Beyond dental health and diet, what else contributes to bad breath? Your body-mass index, some researcher have said. Dental health experts at the University of Tel Aviv reported finding a link between being overweight or obese and having halitosis.
Their results appeared in the Journal of Dental Research.
The study's authors first subjectively rated the smell of participants' breath on a scale of zero to five, with five being extremely pungent. They also measured levels of volatile sulfur compounds (VSCs), which are the molecules that give halitosis its scent.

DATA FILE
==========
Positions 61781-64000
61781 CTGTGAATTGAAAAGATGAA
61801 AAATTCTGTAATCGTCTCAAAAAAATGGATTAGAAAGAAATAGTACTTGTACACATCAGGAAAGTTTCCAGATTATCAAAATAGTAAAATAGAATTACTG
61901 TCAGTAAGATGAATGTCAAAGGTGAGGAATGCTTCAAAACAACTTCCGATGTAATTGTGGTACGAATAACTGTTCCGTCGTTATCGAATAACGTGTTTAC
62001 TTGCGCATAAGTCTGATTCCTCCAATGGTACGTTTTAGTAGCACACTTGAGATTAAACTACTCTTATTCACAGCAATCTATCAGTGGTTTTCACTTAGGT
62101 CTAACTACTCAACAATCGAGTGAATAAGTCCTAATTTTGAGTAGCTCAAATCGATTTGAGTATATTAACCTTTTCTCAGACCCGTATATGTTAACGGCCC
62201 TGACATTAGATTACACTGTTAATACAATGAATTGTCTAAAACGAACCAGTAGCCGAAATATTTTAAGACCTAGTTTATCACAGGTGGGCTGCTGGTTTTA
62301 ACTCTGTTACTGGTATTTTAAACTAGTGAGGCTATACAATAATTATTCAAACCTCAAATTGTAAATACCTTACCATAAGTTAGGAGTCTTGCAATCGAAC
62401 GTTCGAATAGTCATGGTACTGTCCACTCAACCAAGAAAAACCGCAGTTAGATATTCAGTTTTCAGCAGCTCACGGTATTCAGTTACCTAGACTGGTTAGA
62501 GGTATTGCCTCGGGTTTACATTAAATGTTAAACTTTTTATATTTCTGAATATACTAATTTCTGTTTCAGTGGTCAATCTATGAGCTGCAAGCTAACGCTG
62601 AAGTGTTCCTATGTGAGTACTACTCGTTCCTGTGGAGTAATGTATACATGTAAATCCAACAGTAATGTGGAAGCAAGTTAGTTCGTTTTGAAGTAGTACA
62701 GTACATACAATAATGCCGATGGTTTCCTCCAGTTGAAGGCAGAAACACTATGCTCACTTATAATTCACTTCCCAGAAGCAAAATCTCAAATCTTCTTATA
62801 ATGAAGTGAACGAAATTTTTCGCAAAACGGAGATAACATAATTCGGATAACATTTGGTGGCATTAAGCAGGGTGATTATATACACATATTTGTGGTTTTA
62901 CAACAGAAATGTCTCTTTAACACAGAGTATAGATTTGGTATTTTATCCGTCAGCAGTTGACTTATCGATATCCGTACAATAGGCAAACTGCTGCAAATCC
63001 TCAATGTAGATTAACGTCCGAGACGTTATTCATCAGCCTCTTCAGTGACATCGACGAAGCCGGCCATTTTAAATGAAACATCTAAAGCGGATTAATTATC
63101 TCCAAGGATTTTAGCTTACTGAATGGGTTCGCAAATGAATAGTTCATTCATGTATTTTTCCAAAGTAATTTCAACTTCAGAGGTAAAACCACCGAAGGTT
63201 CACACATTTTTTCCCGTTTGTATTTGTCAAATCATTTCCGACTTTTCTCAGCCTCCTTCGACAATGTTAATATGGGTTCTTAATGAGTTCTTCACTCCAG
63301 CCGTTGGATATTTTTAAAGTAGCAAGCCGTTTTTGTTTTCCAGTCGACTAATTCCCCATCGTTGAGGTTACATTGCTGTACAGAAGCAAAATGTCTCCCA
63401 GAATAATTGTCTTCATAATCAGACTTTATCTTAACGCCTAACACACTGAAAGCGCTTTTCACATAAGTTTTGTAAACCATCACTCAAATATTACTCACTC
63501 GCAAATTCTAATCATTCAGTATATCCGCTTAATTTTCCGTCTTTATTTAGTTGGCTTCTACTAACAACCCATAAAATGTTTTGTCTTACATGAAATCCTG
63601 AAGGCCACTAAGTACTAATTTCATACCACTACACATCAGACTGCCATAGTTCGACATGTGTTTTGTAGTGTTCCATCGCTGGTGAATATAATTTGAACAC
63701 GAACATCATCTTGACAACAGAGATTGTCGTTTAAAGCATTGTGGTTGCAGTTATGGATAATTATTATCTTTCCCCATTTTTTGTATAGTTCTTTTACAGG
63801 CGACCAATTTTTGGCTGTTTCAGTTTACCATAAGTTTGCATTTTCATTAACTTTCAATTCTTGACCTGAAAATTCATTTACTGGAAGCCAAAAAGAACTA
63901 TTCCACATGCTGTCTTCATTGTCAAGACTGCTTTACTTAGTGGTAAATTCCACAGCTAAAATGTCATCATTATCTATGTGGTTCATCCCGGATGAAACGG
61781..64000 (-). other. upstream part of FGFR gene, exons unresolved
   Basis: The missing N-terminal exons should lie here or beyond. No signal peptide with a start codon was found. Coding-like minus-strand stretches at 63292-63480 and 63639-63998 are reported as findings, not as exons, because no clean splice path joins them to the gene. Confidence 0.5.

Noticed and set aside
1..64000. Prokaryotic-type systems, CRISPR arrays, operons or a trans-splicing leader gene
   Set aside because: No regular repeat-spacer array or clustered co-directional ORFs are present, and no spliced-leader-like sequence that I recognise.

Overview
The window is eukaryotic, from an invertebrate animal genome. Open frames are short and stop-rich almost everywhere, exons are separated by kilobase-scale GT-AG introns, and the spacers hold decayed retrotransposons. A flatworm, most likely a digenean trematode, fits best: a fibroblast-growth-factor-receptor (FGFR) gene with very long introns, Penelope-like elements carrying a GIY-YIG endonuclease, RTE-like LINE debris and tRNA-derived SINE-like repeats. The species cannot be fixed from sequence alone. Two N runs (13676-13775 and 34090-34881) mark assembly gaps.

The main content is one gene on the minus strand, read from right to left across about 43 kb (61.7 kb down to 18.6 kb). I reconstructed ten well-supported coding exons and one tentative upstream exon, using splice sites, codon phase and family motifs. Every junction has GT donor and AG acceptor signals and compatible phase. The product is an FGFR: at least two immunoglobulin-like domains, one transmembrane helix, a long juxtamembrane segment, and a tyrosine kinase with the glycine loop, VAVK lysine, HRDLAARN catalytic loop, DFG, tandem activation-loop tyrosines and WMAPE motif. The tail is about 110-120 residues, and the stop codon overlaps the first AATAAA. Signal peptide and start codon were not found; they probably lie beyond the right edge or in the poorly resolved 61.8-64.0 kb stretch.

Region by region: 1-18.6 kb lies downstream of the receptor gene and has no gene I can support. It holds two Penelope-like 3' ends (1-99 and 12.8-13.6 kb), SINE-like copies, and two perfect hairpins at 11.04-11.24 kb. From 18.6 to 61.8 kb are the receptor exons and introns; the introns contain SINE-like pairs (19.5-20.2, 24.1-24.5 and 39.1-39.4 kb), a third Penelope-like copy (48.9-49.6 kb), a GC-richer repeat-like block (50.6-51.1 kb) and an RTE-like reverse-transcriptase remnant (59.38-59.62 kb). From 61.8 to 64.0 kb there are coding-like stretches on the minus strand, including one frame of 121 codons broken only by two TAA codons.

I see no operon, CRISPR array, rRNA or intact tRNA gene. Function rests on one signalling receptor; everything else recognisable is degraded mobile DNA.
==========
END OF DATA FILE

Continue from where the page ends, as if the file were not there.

Researchers then took a host of body measurements. After administering a questionnaire that quantified life style habits and health risk factors, they statistically analyzed the results for any possible correlations.
They found that individuals who were overweight or obese were significantly more likely to have bad breath.
The team concluded that obesity may be a risk factor for halitosis and may even cause it through sleep apnea, labored breathing or excess consumption of fatty foods.
Individuals looking to remove the odor of bad breath may consider brushing more often and using a specialty breath freshener that neutralizes VSCs.